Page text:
Colour photographs by the author, and black-and-white illustration from Walter K. Friminger (see bibliography). [You may use these images without prior permission for any scholarly or educational purpose as long as you (1) credit the photographer and (2) link your document to this URL in a web document or cite it in a print one. Click on all images for larger pictures.]
Walter Granville's High Court of 1872, on Esplanade Row, Kolkata, is a vast building, standing on land once occupied by the Supreme Court and three other residences (see Bach 116). It has red brick facing with stucco dressings, above an "elegant vaulted cloister of Barakur sandstone with capitals of Caen stone" (Davies 208). Philip Davies describes it as "the only significant secular Gothic building in the city" and "very much an abberation" amid the neoclassical edifices of other municipal offices, like Granville's own earlier and grandly-domed General Post Office building in Dalhousie Square. Davies also feels that it is too low for its wide frontage, and, while "handsome and impressive" enough, lacks in "the confident mastery of style which characterises [Granville's] work in the classical idiom" (207). Others, however, find the building quite staunchly and successfully Gothic. Jan Morris, for example, calls it "tremendous," and "the most daunting building in town" (111).
Left: Corner tower and one of the attractively arcaded high-level crossing bridges: Davies notes "echoes of Renaissance Italy in a distant land" (209). Right: View through Gate F.
Commentators agree that the High Court was much influenced by George Gilbert Scott's design for the Hamburg Rathaus (1854-56), itself based on the Cloth Hall in Ypres. Indeed, it is said that when the latter was destroyed in World War I, the Mayor of Ypres asked for the plans of Calcutta High Court to help reconstruct it. Retelling the story, Morris says that "the adaptation was loose, and the tower was all wrong, but at least the Calcutta building possessed the same sense of mass and rootedness, and stood with a similar grim importance overlooking the maidan [the huge stretch of open parkland in which the Victoria Memorial Hall and many other important cultural facilities stand]" (111).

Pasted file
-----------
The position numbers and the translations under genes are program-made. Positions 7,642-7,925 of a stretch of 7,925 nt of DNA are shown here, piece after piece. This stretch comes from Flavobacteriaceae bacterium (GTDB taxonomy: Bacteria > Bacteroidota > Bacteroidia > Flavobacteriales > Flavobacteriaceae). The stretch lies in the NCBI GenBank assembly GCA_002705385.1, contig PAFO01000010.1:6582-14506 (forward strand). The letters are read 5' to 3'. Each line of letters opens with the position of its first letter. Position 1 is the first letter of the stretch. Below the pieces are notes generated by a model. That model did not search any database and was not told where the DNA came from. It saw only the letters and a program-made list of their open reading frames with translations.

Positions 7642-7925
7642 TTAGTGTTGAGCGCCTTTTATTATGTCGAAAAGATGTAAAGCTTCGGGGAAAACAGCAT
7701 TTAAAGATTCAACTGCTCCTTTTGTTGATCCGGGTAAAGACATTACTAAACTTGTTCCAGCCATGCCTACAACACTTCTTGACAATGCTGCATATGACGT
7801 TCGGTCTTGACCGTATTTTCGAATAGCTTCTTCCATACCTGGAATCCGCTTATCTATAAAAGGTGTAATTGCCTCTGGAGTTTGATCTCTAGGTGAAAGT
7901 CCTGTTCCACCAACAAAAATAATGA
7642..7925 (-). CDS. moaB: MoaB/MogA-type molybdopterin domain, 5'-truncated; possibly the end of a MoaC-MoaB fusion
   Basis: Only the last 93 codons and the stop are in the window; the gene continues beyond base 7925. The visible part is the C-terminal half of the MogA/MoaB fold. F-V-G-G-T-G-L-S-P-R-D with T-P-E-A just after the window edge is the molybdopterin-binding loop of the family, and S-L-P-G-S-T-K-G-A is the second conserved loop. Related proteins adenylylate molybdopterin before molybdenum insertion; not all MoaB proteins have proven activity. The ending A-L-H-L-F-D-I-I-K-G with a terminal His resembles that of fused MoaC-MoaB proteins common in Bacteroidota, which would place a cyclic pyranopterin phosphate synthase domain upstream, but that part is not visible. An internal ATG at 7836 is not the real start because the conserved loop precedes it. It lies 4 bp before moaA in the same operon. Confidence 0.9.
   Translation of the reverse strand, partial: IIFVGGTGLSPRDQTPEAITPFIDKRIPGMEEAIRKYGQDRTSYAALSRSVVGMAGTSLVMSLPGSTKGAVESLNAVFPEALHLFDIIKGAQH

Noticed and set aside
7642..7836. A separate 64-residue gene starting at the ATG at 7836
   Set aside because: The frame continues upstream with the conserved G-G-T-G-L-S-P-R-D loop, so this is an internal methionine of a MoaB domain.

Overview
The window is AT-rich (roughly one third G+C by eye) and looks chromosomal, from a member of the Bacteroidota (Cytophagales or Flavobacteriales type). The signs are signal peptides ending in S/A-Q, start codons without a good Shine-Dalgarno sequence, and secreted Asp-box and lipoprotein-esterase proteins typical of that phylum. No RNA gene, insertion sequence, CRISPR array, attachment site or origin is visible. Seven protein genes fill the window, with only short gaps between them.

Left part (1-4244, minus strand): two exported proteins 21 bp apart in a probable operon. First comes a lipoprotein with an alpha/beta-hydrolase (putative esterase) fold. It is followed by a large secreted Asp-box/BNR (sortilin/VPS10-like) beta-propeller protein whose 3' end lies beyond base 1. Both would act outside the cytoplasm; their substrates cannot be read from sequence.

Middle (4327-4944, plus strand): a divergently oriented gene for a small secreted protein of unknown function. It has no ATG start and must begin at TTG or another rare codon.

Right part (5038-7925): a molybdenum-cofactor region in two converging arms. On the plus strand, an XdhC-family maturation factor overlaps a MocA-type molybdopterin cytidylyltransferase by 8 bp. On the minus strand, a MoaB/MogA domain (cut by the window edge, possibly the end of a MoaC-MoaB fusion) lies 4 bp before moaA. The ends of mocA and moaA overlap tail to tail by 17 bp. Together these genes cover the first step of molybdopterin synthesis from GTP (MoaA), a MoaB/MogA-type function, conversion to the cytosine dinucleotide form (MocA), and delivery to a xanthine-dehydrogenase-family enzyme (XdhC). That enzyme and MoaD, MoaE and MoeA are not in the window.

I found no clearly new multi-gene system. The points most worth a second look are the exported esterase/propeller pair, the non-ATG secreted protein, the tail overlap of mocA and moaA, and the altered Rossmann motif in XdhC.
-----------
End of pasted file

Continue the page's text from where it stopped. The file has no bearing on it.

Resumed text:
Left: View through to central courtyard, a pleasant feature of the complex. Right: Pillars along the shady cloisters.
Beautifully carved (and restored) capitals on pillars in the cloister, the one on the right sporting the figure of Justice.
The High Court seen from the Hooghly river (Firminger, facing p. 40).
As it happened, the Gothic Revival failed to catch on in Calcutta. It might have been different. The Indian as well as the British residents of Bombay took to it (see Metcalf 98), and turned that major city into a Gothic outpost of Empire — witness its spectacular Victoria Terminus. But Brian Bach describes the style as a positive "flop" in the then capital of the Raj (369), the "City of Palaces" already known for its monumental buildings. After Granville's own brief but memorable excursion into the newly fashionable style, he himself reverted to the more typical Calcuttan (or Kolkatan) Neoclassicism for the Indian Museum of 1875 — though it was William Emerson's Victoria Memorial Hall that would eventually be the supreme expression of the style.
Bach, Brian Paul. Calcutta's Edifice: The Buildings of a Great City. Kolkata: Rupa, 2006.
Davies, Philip. Splendours of the Raj: British Architecture in India, 1160-1947. London: Penguin, 1987.
Firminger, Rev. Walter K. Thacker's Guide to Calcutta. Calcutta: Thacker, Spink & Co., 1906. Internet Archive. Web. 31 January 2013.
Metcalf, Thomas R. An Imperial Vision: Indian Architecture and Britain's Raj. New Delhi: Oxford University Press, 2002.
Morris, Jan, with Simon Winchester. Stones of Empire: The Buildings of the Raj. Oxford: Oxford University Press, 1983.
Last modified 1 February 2013